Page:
There has been very little access to expert nutritional assessment and diet planning either from physicians or dietitians, unless you have a specific diagnosis like diabetes. If you are simply obese, up until now, it has not been covered. So the broadest, most available service people could receive would be nutritional counseling with a dietitian. This may also be expanded to going to a commercial weight control facility. 

If you go to an established weight loss program with a track record that follows certain guidelines, there’s an expectation now that eventually this will be reimbursed in the same way that going to your local private practitioner to have standard medical tests done would. There are all sorts of possibilities for what could be considered, it may even include doing supervised exercise or the cost of going to the YMCA, we just don’t know yet.

KB: What kinds of things won’t be covered and why?

TO: The Medicare program is fairly constrained in defining the kinds of treatments that it will cover. In the absence of clear instructions from Congress about the kinds of practitioners that should be reimbursed for particular services, I think that they will be very cautious about creating a whole new bundle of covered services.

But having said that, there’s been some thinking about whether Medicare should be paying attention, not just to its own beneficiaries, but to the under 65 population who are going to be beneficiaries. Thinking about Medicare as a social program rather than just as a narrowly defined medical insurance program would lead them to get involved in more education around health and wellness, but without someone inside of the bureaucratic machinery giving those kinds of instructions and giving them the resources and the tools to do that, it’s hard to imagine that CMS is going to risk taking those steps on its own.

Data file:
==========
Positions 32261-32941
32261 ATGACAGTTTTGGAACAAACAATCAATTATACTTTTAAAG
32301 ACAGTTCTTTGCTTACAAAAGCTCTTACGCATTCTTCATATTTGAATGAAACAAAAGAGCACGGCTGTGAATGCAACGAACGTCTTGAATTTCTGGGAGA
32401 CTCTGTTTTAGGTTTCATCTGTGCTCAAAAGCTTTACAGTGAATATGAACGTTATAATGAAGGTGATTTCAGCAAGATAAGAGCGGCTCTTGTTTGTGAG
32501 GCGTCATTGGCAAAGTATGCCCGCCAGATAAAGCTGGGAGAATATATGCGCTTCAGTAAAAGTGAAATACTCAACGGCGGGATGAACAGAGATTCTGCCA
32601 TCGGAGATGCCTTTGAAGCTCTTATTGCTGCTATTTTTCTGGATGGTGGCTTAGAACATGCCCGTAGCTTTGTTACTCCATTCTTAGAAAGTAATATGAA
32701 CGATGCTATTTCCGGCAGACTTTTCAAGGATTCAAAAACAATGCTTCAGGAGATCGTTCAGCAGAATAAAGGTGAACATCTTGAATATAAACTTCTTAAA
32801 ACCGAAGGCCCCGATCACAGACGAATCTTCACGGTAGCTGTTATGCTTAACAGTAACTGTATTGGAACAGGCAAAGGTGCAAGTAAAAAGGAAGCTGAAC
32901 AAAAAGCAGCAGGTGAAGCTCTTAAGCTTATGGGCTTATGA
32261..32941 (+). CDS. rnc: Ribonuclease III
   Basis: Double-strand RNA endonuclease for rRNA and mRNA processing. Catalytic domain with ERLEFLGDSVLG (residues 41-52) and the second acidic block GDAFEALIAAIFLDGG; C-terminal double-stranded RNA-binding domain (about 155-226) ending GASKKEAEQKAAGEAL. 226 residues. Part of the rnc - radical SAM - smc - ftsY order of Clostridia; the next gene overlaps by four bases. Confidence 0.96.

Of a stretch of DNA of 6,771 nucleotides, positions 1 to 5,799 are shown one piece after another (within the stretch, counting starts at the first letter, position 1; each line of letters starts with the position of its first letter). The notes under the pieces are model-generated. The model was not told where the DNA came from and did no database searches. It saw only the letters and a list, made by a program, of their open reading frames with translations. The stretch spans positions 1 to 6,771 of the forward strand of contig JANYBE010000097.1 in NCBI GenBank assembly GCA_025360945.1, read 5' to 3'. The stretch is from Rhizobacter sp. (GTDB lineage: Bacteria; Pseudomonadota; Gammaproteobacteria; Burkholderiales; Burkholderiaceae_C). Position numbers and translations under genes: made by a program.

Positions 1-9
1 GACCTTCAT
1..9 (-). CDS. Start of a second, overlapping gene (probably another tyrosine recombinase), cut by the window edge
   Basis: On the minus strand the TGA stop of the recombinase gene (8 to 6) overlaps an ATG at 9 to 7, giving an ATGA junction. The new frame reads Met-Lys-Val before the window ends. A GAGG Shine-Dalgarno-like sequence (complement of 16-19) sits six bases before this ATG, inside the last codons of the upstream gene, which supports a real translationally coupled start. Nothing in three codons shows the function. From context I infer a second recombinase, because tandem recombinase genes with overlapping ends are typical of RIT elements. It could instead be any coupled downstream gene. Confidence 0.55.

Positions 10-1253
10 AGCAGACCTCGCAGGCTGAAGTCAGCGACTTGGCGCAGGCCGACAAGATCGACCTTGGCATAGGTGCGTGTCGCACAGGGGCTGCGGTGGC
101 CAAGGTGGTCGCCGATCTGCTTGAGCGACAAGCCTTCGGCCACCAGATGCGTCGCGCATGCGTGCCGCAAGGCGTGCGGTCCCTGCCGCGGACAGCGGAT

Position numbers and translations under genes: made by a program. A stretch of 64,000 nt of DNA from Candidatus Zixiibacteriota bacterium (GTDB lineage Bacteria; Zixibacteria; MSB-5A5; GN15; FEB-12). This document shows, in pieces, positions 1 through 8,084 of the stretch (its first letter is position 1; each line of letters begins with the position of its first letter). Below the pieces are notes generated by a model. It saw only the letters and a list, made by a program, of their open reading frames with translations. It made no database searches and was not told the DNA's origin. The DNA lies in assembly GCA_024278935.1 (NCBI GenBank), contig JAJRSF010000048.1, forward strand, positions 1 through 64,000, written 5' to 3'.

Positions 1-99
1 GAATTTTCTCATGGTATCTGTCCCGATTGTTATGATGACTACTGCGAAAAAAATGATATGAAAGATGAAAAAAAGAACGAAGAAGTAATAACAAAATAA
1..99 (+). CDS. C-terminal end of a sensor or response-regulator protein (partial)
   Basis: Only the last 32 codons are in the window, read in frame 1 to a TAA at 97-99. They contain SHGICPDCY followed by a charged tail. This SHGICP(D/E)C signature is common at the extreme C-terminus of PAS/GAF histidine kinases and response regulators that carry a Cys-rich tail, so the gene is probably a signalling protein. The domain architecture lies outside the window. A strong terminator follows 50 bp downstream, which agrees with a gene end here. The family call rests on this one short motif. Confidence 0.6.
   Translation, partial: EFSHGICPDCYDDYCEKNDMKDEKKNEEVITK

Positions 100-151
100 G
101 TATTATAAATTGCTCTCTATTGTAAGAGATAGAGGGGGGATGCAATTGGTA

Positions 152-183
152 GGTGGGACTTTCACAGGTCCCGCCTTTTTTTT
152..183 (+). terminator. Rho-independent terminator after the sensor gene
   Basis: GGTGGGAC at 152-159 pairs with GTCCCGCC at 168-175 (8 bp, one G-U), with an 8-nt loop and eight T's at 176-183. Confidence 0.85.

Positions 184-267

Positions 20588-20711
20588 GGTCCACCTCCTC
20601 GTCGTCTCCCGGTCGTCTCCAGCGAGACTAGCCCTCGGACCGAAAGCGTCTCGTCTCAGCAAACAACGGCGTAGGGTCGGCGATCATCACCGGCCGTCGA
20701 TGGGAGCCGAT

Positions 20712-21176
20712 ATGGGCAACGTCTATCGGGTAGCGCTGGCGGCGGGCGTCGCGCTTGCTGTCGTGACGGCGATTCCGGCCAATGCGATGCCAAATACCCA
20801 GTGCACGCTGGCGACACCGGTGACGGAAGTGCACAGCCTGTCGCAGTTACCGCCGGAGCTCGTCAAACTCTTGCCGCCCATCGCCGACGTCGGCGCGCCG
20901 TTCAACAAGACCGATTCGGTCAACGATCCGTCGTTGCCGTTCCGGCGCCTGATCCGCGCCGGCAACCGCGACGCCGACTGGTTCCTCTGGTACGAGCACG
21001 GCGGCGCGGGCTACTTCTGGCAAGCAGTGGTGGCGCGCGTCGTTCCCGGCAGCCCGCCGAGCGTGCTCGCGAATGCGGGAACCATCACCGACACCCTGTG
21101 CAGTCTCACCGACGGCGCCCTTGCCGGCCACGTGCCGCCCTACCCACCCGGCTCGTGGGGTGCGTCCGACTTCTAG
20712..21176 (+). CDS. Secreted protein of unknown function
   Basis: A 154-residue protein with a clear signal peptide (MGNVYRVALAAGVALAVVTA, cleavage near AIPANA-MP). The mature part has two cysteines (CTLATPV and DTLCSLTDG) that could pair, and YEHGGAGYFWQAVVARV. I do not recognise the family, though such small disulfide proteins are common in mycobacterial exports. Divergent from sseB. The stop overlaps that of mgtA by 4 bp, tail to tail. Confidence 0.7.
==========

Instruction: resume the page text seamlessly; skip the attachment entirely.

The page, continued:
KB: Who determines what constitutes an “effective” treatment? How will a standard of care be established? 

LC: One such guideline for effectiveness is used by the FDA when it evaluates medications for the control of appetite and body weight. The standard for efficacy is “Does the agent cause at least a 5 percent loss of body weight, at least half of which is sustained for a period of greater than one year?”

The longer the better, obviously, but very few studies are done for longer than that right now. A one-year follow-up is usually what you see in clinical trials.

To determine a standard of care, you have to initially set up some sort of arbitrary criteria about what is effective, which would start with a group of experts who are knowledgeable about what works in treatment coming up with guidelines for what components a weight control program should have. For instance, is it adequate to simply have an initial meeting with a dietitian before obesity surgery? Or should there be some follow-up or mechanism for long-term support? And there would be some criteria for establishing if a program is effective -- if nobody ever loses weight or they all regain it back, this is obviously not an effective program. There would need to be some monitoring or mechanism for ensuring that Medicare and other insurers are paying for programs that are truly effective. That would put the burden on the program to prove that it works. 

KB: How long will it take to establish what obesity treatments are covered and who will influence that process?

TO: It will take a minimum of a few years for Medicare to get a handle on how to regulate the quality and volume of its services for obesity treatment, as well as figuring out a payment schedule.
But now that the policy is established, all the stakeholders will rush in and try to shape what the policies and procedures are going to be around this. I believe you are going to see a lot of maneuvering by practitioners and weight loss programs to be recognized and covered and if they feel they are not getting their way within CMS, they will go to members of Congress and try to work through earmarking and other kinds of strategies to have influence. I would suspect this is a trigger of a whole lot of activity that is going to now take place. Every time that Medicare has done anything, because it is so big, it just can’t help but make a lot of ripples.
--Kelly Blake

Public Affairs media contacts for the Johns Hopkins Bloomberg School of Public Health: Tim Parsons or Kenna Lowe at 410-955-6878 or paffairs@jhsph.edu.

Photographs of Lawrence Cheskin and Thomas Oliver are available upon request.